Arabtec Holding's prospects may be bright but the UAE's biggest builder is rapidly losing favour with analysts.
The construction firm based in Dubai surprised the market with a loss of Dh11.6 million during the second quarter, which it attributed to the costs of moving equipment and staff as it geared up for projects in Saudi Arabia.
Despite the loss, Arabtec's half-year results represent a 30.4 per cent improvement on profits recorded during the same period last year.
However, many analysts are convinced the stock - up 81.6 per cent since the start of the year - is heavily overvalued.
More than three quarters of analysts polled by Bloomberg rate the stock a sell.
Menacorp initiated coverage of Arabtec on Monday with a sell rating, putting a target price of Dh1.88 on the stock.
The company's shares fell 2.1 per cent in trading yesterday to Dh2.75 each.
"In light of Arabtec's current stock price, we think that the positive outlook has been overpriced," analysts from the brokerage said in a research note, which pointed to the company's difficulties in securing payment for contracts in the wake of Dubai's construction downturn and the Arab Spring.
"Arabtec also faces difficulties in expanding regionally because of a relatively strained cash position and lack of receivables recovery from developers due to the global macro-economic slowdown," the report added.
The stock's current value is largely attributable to Arabtec's 128.3 per cent rise between January and February, when it was rumoured a large investor was quietly accumulating shares in the company.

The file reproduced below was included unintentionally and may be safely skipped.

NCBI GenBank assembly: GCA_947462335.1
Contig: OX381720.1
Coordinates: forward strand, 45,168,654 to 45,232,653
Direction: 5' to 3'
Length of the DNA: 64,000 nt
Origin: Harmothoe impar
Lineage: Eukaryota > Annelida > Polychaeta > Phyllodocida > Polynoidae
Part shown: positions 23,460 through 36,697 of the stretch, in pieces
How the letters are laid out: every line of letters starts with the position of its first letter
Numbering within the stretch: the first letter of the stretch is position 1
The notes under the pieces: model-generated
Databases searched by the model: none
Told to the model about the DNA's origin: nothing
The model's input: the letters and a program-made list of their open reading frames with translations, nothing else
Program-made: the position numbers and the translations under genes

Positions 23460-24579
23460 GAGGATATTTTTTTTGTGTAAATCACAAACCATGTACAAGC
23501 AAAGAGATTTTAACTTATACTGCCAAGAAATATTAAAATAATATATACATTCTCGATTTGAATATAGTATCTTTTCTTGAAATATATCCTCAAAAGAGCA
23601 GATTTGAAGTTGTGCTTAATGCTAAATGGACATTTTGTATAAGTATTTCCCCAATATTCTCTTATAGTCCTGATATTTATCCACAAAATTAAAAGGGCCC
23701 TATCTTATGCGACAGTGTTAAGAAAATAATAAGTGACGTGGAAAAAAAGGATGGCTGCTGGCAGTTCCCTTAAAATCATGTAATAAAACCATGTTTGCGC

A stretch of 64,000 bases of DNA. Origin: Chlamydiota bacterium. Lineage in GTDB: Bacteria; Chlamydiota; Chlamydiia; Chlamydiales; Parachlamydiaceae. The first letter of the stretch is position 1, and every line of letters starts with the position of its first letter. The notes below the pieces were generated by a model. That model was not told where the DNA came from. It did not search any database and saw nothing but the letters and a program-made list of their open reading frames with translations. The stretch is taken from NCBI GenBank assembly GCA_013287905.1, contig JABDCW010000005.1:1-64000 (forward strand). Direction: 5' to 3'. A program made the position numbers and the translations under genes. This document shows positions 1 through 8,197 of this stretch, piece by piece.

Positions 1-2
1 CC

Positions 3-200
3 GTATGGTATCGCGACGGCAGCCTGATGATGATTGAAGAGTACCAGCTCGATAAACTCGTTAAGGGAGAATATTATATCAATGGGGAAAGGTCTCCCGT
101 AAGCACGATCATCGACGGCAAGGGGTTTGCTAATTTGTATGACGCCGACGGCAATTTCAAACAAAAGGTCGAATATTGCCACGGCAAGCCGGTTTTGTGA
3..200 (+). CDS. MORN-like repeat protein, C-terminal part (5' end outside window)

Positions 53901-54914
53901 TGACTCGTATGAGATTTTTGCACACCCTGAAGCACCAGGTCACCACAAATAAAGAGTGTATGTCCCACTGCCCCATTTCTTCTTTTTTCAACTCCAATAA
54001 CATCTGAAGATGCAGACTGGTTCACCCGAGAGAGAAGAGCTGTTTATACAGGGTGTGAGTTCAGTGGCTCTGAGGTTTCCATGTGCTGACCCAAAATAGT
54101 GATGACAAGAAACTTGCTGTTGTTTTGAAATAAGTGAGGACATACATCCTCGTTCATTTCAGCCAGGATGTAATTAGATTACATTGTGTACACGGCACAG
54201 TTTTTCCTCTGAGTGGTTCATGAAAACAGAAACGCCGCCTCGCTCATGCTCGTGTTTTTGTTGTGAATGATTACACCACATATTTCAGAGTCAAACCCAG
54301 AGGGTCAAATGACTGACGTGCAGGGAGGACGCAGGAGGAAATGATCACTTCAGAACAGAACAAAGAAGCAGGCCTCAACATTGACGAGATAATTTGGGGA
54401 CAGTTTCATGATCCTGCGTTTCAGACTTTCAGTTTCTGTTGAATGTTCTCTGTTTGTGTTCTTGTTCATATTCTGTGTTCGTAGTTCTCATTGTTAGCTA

That buyer was later revealed to be Aabar Investments, which holds a 21.5 per cent stake in the company.
NBK Capital, which also rates Arabtec with a sell rating, said the effect of that acquisition flattered the company's relatively strong operating position.
"We remain convinced that Arabtec is overvalued, with the share price still reflecting unwarranted speculation linked to main shareholder Aabar, rather than the [admittedly strong] company fundamentals," the bank said in a research report.
NBK Capital is mostly concerned by declining margins, particularly at its Al Hasa contract to build 5,000 villas in Saudi Arabia, which represented 36.6 per cent of the company's backlog at the end of the first quarter.
NBK Capital said it expected margins to recover as the company moved from excavation to construction of the project.
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